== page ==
In his dystopian novel, Nineteen Eighty-Four, George Orwell described a totalitarian society patterned after Stalinist Russia. Though the novel is most famous for its pervasive surveillance of daily life, Orwell also envisioned that the population could be controlled and manipulated through the alteration of everyday language and thought. The techniques he described were called "newspeak" and "doublethink."
Doublethink was a form of trained, wilfull blindness to the contradictions inherent in a false system of beliefs. In the case of Winston, Orwell's protagonist, it meant being able to work at the Ministry of Information deleting uncomfortable facts from public records, and then believing in the new history which he himself had written.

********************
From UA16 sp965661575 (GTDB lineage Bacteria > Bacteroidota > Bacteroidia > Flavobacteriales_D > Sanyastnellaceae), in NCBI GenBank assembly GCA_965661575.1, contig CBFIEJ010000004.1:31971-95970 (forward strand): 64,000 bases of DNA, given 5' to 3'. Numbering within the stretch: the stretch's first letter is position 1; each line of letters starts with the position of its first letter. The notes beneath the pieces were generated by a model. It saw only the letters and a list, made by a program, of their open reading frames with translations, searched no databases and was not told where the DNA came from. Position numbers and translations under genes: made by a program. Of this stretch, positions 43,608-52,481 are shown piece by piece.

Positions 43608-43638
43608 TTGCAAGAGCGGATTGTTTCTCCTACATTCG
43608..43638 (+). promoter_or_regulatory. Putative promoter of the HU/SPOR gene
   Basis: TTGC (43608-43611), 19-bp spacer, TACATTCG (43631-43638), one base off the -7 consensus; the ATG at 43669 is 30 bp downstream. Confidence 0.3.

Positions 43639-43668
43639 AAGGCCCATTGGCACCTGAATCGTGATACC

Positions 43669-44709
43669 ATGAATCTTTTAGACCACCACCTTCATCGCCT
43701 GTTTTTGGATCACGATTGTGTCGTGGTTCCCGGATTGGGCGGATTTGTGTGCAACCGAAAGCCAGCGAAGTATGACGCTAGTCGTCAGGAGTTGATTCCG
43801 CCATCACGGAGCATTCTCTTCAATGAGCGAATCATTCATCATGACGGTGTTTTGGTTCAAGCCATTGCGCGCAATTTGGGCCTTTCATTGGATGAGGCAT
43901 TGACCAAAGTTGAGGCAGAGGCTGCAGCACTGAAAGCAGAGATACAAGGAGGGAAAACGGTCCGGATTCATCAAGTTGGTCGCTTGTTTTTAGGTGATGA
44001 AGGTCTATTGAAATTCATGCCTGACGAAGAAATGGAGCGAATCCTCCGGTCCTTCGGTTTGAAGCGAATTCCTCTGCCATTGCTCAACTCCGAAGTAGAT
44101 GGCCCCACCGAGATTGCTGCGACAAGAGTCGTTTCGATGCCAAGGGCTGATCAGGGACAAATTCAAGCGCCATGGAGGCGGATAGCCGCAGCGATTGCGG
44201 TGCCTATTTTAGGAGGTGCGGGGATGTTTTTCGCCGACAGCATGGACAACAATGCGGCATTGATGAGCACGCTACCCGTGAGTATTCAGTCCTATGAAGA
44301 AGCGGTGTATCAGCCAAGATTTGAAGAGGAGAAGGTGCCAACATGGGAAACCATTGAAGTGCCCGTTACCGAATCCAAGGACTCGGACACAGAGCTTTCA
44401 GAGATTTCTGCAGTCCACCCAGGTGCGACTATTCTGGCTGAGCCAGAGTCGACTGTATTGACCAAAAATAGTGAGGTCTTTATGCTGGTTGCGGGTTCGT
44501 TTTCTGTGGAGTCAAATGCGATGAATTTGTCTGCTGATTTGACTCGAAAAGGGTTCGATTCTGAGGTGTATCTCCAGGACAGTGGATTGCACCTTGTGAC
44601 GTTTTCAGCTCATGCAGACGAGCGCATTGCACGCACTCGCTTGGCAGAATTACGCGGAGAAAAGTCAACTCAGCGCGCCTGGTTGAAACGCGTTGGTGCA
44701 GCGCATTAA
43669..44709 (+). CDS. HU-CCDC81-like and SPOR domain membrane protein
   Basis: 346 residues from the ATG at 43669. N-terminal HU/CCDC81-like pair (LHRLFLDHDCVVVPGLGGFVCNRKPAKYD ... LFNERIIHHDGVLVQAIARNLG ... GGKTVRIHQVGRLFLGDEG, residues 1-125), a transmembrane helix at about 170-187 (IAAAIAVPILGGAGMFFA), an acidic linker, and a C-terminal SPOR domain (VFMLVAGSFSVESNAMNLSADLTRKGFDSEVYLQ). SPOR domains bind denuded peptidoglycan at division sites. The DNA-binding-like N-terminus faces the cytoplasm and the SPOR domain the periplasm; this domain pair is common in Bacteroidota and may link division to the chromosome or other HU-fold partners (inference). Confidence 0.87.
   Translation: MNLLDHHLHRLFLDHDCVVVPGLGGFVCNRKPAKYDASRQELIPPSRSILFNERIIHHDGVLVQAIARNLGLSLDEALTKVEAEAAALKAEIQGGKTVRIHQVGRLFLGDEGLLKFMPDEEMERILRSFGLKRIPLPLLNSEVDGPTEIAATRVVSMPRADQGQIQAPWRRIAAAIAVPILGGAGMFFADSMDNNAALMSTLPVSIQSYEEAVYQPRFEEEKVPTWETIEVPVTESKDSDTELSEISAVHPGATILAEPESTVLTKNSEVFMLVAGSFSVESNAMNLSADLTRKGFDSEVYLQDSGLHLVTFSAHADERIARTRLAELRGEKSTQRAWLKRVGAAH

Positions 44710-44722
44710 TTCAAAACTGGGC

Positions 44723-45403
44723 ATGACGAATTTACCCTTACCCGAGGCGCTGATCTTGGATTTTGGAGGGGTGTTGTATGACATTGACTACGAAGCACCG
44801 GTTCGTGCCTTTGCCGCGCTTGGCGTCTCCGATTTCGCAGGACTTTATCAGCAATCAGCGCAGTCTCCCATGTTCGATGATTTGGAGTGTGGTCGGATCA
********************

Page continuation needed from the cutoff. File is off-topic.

Over the years since Nineteen Eighty-four was published, the term has grown to be synonymous with relieving cognitive dissonance by simply ignoring the contradiction between two worldviews.
See also: "two plus two make five"